Thanks as always for being here readers and happy birthday to me.

“Listen,” Older Self might say. “The things that right now seem permanently out of reach, you’ll reach them eventually. You’ll have a career, a house, a partner in life. You will have much better shoes. You will reach a point where your funds will generally be sufficient—maybe not always plentiful, but sufficient.”
But here’s what Older Self will not have the heart to say: some of the music you are now listening to—the CDs you play while you stare out the window and think about the five million different ways your life might go—will be unbearable to listen to in twenty years.
They will be unbearable not because they will sound dated and trite but because they will sound like the lining of your soul.
They will take you straight back to the place you were in when you felt that anything could happen at any time, that your life was a huge room with a thousand doors, that your future was not only infinite but also elastic.
They will be unbearable because they will remind you that at least half of the things you once planned for your future are now in the past and others got reabsorbed into your imagination before you could even think about acting on them.
It will be as though you’d never thought of them in the first place, as if they were never meant to be anything more than passing thoughts you had while playing your stereo at night.
- Meghan Daum

How To Plan Your Work Day (And Week)

As a self-proclaimed time management strategy junkie, I've talked about how one of the ways I handle a stressful work day is by using the Productivity Planner.

A large part of my job is project management, so not only am I managing my own time, but also the time of my creative teams and often my external clients too.

The Productivity Planner, like it’s predecessor, the Five Minute Journal, has a super simple layout and beautiful design aesthetic, as well as plenty of inspirational quotes from well-known productive people. So how does it work?

Forward plan your week

Every Monday morning, I sit down with my coffee and start to fill out my tasks for the week - the planner asks you to pick your top 5 tasks, then your secondary 5 and then the 5 tasks you can complete only if you get the top 10 tasks done.

I also fill out the one action that will make my week more productive, which is good to pin down with a clear (and hopeful - ha!) mind on a Monday morning.

Ideas might be turn off email for periods of time, take regular breaks or batch tasks.

Prepare for each day

Once you have those 15 tasks nailed down, you move to the daily workday planner and continue to fill out a fresh plan each morning.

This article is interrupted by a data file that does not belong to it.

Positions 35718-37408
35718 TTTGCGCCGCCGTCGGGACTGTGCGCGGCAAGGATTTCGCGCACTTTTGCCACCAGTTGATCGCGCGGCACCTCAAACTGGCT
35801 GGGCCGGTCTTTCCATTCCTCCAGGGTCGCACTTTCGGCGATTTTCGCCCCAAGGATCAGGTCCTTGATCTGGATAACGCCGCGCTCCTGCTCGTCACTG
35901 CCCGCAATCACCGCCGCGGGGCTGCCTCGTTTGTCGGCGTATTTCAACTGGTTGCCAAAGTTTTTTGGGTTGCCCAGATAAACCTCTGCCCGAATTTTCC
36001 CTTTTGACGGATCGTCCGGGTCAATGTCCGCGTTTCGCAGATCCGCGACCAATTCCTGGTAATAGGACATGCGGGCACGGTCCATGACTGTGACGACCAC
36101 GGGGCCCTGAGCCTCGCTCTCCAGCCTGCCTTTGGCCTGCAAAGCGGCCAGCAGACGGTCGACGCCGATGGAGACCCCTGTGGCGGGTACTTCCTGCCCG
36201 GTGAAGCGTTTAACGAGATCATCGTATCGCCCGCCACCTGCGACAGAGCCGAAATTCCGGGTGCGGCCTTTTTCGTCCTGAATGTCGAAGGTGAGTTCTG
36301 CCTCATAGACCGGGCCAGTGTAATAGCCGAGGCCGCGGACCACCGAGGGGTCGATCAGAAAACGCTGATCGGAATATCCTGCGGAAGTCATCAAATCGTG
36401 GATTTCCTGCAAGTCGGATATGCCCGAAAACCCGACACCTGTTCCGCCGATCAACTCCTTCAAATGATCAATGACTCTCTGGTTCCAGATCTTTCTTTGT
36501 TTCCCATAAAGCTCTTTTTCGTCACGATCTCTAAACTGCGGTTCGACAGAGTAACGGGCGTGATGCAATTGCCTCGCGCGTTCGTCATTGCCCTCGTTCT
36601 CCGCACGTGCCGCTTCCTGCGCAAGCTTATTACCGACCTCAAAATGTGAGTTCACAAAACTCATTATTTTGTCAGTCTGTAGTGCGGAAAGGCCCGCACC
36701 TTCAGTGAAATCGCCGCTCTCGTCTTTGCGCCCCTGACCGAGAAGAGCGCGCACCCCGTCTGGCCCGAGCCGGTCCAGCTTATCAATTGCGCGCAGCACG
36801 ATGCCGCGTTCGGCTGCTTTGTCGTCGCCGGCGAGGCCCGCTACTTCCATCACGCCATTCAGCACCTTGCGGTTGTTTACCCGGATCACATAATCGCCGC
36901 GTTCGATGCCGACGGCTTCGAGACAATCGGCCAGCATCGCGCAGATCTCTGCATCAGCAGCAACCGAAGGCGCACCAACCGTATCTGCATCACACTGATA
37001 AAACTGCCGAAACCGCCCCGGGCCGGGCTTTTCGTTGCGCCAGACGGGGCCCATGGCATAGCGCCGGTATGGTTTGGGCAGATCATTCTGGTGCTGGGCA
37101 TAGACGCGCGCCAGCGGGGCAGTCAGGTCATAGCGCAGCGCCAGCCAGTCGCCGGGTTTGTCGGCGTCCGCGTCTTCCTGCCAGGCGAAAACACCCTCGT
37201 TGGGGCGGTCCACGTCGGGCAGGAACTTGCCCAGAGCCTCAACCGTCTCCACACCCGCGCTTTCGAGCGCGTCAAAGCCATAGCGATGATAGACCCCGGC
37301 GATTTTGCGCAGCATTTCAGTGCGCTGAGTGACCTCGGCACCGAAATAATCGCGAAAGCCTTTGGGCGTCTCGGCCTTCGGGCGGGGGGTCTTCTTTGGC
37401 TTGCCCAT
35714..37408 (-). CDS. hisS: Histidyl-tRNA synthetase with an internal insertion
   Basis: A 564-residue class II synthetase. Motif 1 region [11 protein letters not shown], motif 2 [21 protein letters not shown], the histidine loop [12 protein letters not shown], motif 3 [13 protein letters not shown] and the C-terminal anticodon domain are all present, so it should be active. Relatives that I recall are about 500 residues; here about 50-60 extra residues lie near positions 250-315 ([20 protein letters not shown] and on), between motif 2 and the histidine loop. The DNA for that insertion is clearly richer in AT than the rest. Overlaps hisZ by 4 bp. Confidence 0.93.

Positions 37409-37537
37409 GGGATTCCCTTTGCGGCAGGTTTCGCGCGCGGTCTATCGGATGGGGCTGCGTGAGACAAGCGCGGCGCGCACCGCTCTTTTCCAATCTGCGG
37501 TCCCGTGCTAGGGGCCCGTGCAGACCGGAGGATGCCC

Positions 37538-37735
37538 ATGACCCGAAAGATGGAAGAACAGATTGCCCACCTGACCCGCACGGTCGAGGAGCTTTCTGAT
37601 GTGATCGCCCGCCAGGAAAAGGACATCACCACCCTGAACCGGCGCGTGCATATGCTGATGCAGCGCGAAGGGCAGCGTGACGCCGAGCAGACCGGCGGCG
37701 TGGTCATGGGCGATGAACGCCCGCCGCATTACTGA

Not only do you choose your number 1 most important task to complete that day (and again the subsequent secondary tasks you can complete if that gets done), but the planner also encourages the Pomodoro technique.

The idea is that you work for 25 minute intervals, then take 5 minute breaks in between. So you estimate how many 25 minute blocks you need to get your task/s done, then being the race against time.

Look back on Fridays

Finally on a Friday afternoon, I complete the weekly review - no coffee this time, but a glass of wine about an hour away...

I note down what went well, what I learnt and (the most important part I think) what didn’t get done on my list and what will flow over into the next week.

That part of the review is particularly insightful as it reveals where I’ve procrastinated, where people haven’t gotten back to me on time or where I am or the team are letting projects slip.

What do you think of the Productivity Planner principles? I’ve been following them fairly consistently throughout 2016.

Would you like a follow up post with my learnings (and failings) around the process so far this year? Let me know in the comments below. 

My Newest Habit: Journaling

As I mentioned in this post, January has seen me trying out a new practice in both my morning and evening routines.

Inspired by The Five Minute Journal, the prompts of its pages provide a simple and swift way to enjoy your days more.

Gratitude and looking forward

In the mornings, you’re asked to think of what you’re grateful for and then what three things would make that particular day great.

Some examples I’ve written include lunch with a friend, a yoga class, a productive day at work, a relaxing evening with a movie, etc.

I enjoy this practice because rather than feeling sleepy or grumpy about getting up and starting the day, you are immediately putting a positive spin on the day ahead.

I also usually check in on the journal when I get home from work. I can then see what I’d hoped would make the day great when I was starting my day, and try to make sure it happens before the day is out.